A few of us are mostly wildlife shooters, so we are typically trying to stick monster lenses to the front to be able to reach out and snap that animal a quarter mile away. There, the APS-C sensor gives an apparent extra magnification of x1.5 or x1.6 as compared to full frame, so APS-C is the way to go for wildlife. I used the term "apparent" because it really doesn't magnify it, it just makes it seem as it does.

So, as always, you need to plan what kind of photography is your priority, and then get equipped for that.

--B.G.--

Megan P
(meganpetruccelli) - F - M

Locale: San Francisco
Sony NEX, Olympus OMD Or the RX100? on 04/03/2014 18:44:05 MDT Print View

Ya awesome advice. Thank you!

I'm definitely not in the market for a full frame camera. The dinky old t2i is great for me. It's just really big and heavy. I regularly blow up my prints but the sensor that is in the, almost 4 year old, t2i is more then adequate for that. The pictures are nice and crisp. A full frame would just be excessive for me.

My priority to to not sacrifice the quality of the image for a smaller camera. However i have a sneaking suspicion that with either the Sony NEX or the Olympus OMD the image quality would improve. Which just brings me to priority 2. Night shots. and Time Lapses would be a BIG PLUS.

So I guess my question is it what are people's experience with the Sony NEX and the Olympus OMD? Or the RX100? Anyone have any experience with night shots or time lapses? Anyone recommend a different camera?

Ian B.
(IDBLOOM) - MLife

Locale: PNW
Re: Whats the opinion on micro 4/3s on 04/03/2014 19:15:46 MDT Print View

Hi Megan,

I'm in a similar position. I tried a smaller Canon P&S. While it has some really nice features, the sensor is way too small and it comes up short in low light situations and I've lost some awesome shots because of it (of course my lack of skill doesn't help either).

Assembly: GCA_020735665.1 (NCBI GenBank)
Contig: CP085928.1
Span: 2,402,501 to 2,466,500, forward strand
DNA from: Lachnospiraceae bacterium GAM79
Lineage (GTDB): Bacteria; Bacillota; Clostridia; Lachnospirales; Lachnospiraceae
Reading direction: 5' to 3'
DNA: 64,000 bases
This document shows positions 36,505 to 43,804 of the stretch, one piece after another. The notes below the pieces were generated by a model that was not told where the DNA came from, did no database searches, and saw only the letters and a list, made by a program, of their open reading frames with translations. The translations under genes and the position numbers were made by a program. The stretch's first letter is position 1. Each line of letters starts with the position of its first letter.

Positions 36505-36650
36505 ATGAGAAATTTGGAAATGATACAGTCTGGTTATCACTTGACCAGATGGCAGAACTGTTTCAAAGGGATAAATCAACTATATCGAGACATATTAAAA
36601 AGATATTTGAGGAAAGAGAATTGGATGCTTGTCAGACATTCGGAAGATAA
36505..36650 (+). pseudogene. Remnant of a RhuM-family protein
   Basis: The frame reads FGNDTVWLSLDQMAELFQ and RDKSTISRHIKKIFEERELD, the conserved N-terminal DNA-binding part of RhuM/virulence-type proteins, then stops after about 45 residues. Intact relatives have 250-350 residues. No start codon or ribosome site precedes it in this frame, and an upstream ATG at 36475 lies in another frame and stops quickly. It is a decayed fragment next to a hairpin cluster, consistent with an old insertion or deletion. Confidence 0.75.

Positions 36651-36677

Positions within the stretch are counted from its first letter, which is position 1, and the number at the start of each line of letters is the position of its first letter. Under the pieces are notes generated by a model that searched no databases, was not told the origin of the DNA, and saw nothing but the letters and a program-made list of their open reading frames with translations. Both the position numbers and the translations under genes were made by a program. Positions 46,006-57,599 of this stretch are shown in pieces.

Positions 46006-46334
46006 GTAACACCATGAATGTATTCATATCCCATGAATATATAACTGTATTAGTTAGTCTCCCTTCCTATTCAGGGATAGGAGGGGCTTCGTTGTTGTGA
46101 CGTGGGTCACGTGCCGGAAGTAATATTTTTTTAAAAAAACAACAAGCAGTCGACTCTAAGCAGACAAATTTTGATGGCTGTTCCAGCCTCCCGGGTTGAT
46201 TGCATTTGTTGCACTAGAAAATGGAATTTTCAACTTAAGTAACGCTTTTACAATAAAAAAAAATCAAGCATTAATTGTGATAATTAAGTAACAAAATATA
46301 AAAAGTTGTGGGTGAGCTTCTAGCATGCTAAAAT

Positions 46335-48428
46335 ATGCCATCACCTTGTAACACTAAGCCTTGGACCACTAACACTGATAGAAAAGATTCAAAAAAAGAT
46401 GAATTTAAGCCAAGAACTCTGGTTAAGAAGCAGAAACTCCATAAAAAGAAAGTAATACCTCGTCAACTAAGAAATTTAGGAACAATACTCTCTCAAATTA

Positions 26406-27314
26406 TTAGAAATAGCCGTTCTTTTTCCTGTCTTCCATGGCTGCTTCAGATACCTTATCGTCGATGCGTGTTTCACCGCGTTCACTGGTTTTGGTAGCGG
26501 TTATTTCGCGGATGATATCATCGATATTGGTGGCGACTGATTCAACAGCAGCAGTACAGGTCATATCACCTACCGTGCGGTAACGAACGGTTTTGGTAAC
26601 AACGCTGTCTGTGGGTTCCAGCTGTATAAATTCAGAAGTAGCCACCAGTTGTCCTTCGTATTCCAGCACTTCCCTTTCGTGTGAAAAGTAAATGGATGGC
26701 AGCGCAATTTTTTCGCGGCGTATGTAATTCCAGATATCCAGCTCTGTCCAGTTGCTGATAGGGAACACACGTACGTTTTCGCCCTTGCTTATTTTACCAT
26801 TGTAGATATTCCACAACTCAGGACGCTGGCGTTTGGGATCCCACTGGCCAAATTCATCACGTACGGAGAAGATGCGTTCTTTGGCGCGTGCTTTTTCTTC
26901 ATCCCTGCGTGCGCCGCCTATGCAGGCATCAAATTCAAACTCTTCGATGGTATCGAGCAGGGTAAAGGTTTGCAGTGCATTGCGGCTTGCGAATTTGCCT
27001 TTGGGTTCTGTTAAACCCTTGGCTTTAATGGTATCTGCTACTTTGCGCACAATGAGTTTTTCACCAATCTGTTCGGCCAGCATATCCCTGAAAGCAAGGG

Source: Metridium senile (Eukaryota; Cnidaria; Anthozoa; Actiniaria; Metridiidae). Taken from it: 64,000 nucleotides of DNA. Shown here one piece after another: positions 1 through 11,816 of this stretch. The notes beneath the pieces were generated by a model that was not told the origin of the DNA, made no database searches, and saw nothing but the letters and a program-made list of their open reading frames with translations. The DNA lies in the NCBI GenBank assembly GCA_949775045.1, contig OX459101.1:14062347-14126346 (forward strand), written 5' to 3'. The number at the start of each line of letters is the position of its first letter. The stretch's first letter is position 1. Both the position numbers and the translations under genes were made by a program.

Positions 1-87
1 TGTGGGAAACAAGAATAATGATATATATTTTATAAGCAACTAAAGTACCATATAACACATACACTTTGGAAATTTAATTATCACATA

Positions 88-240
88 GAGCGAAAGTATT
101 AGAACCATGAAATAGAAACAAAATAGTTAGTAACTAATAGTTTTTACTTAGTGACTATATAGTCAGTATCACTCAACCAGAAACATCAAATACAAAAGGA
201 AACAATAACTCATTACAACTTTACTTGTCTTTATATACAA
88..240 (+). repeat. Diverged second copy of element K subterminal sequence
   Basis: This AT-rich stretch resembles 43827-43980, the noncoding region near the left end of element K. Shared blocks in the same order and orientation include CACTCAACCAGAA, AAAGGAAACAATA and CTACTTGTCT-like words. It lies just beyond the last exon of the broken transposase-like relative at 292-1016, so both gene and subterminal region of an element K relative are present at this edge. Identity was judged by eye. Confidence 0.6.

I'm in the process of researching mirror-less cameras. I think this gentleman does a great job of explaining the state of the market and discusses the pros and cons of the various sensor sizes, including and up to APS-C.

I'm still torn between the mirror-less options but the Sony NEX 6 & 7 are very tempting.

Of course I'm a big flake and as of right now I'm thinking about sticking with my DSLR and to start upgrading from my kit glass to something better like the AF-S DX NIKKOR 18-300mm f/3.5-5.6G ED VR so I can hike with one lens instead of two since it'll handle the wide shots and still zoom in for far away wildlife but then I could upgrade to the Nikon D7100 but then I'd still be stuck with kit glass and I really need to get out of Auto and start shooting in manual mode so putting me behind a D7100 is about as pointless as putting me in a F1 car so yeah.... yeah... the 18-300 is probably the way to go and wait on the upgrade for a few years and maybe then I'll just jump up to a FX chassis which would be REALLY sweet but I can still see how awesome it would be to have a smaller mirror-less option that's capable of taking professional quality shots you know... because it's smaller and lighter... but now the Nikon 1 AW1 is weather proof which is REALLY great for backpacking but I keep hearing that their mirror-less options are great for sports but are not as great in low light situations which is more important to me... so... oops...

Oh dear... did I just say all of that out loud? I'll be over here in my time out chair.

Edited by IDBLOOM on 04/03/2014 19:41:55 MDT.

Ed Engel
(Doorknob) - F

Locale: West of what you think is west
Camera on 04/04/2014 10:41:40 MDT Print View

You may also want to look into the Fuji camera lineup.
They have some great lenses.

Michael L
(mpl_35) - MLife

Locale: The Palouse
Re: Whats the opinion on micro 4/3s on 04/04/2014 13:44:27 MDT Print View

Megan,